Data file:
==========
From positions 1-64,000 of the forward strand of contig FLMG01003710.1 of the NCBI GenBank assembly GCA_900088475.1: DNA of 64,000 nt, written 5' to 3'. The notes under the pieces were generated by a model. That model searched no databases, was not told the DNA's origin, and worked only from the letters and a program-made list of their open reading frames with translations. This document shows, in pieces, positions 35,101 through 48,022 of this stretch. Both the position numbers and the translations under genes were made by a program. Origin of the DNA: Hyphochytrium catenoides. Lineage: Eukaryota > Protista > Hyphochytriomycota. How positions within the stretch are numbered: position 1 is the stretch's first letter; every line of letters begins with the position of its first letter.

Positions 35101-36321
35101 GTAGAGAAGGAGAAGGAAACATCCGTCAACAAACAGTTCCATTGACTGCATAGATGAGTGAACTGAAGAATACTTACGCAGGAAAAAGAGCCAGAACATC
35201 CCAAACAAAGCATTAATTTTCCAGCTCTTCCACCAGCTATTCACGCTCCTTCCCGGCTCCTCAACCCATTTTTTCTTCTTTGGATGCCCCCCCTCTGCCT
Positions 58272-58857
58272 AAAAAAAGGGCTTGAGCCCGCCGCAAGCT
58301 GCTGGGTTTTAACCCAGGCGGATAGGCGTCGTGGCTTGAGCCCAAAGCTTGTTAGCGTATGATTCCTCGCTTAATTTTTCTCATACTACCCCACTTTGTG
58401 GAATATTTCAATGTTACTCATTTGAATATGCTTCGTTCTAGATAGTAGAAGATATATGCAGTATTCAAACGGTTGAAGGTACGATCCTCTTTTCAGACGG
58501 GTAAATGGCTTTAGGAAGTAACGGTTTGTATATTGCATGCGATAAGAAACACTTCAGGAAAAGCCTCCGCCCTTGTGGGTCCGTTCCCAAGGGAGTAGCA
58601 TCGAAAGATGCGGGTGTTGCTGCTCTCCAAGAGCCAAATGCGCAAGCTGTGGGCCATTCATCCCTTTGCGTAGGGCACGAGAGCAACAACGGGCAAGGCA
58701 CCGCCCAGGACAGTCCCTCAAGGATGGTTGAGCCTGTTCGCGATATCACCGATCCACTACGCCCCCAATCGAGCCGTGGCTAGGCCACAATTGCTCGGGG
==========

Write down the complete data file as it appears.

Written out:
From positions 1-64,000 of the forward strand of contig FLMG01003710.1 of the NCBI GenBank assembly GCA_900088475.1: DNA of 64,000 nt, written 5' to 3'. The notes under the pieces were generated by a model. That model searched no databases, was not told the DNA's origin, and worked only from the letters and a program-made list of their open reading frames with translations. This document shows, in pieces, positions 35,101 through 48,022 of this stretch. Both the position numbers and the translations under genes were made by a program. Origin of the DNA: Hyphochytrium catenoides. Lineage: Eukaryota > Protista > Hyphochytriomycota. How positions within the stretch are numbered: position 1 is the stretch's first letter; every line of letters begins with the position of its first letter.

Positions 35101-36321
35101 GTAGAGAAGGAGAAGGAAACATCCGTCAACAAACAGTTCCATTGACTGCATAGATGAGTGAACTGAAGAATACTTACGCAGGAAAAAGAGCCAGAACATC
35201 CCAAACAAAGCATTAATTTTCCAGCTCTTCCACCAGCTATTCACGCTCCTTCCCGGCTCCTCAACCCATTTTTTCTTCTTTGGATGCCCCCCCTCTGCCT
Positions 58272-58857
58272 AAAAAAAGGGCTTGAGCCCGCCGCAAGCT
58301 GCTGGGTTTTAACCCAGGCGGATAGGCGTCGTGGCTTGAGCCCAAAGCTTGTTAGCGTATGATTCCTCGCTTAATTTTTCTCATACTACCCCACTTTGTG
58401 GAATATTTCAATGTTACTCATTTGAATATGCTTCGTTCTAGATAGTAGAAGATATATGCAGTATTCAAACGGTTGAAGGTACGATCCTCTTTTCAGACGG
58501 GTAAATGGCTTTAGGAAGTAACGGTTTGTATATTGCATGCGATAAGAAACACTTCAGGAAAAGCCTCCGCCCTTGTGGGTCCGTTCCCAAGGGAGTAGCA
58601 TCGAAAGATGCGGGTGTTGCTGCTCTCCAAGAGCCAAATGCGCAAGCTGTGGGCCATTCATCCCTTTGCGTAGGGCACGAGAGCAACAACGGGCAAGGCA
58701 CCGCCCAGGACAGTCCCTCAAGGATGGTTGAGCCTGTTCGCGATATCACCGATCCACTACGCCCCCAATCGAGCCGTGGCTAGGCCACAATTGCTCGGGG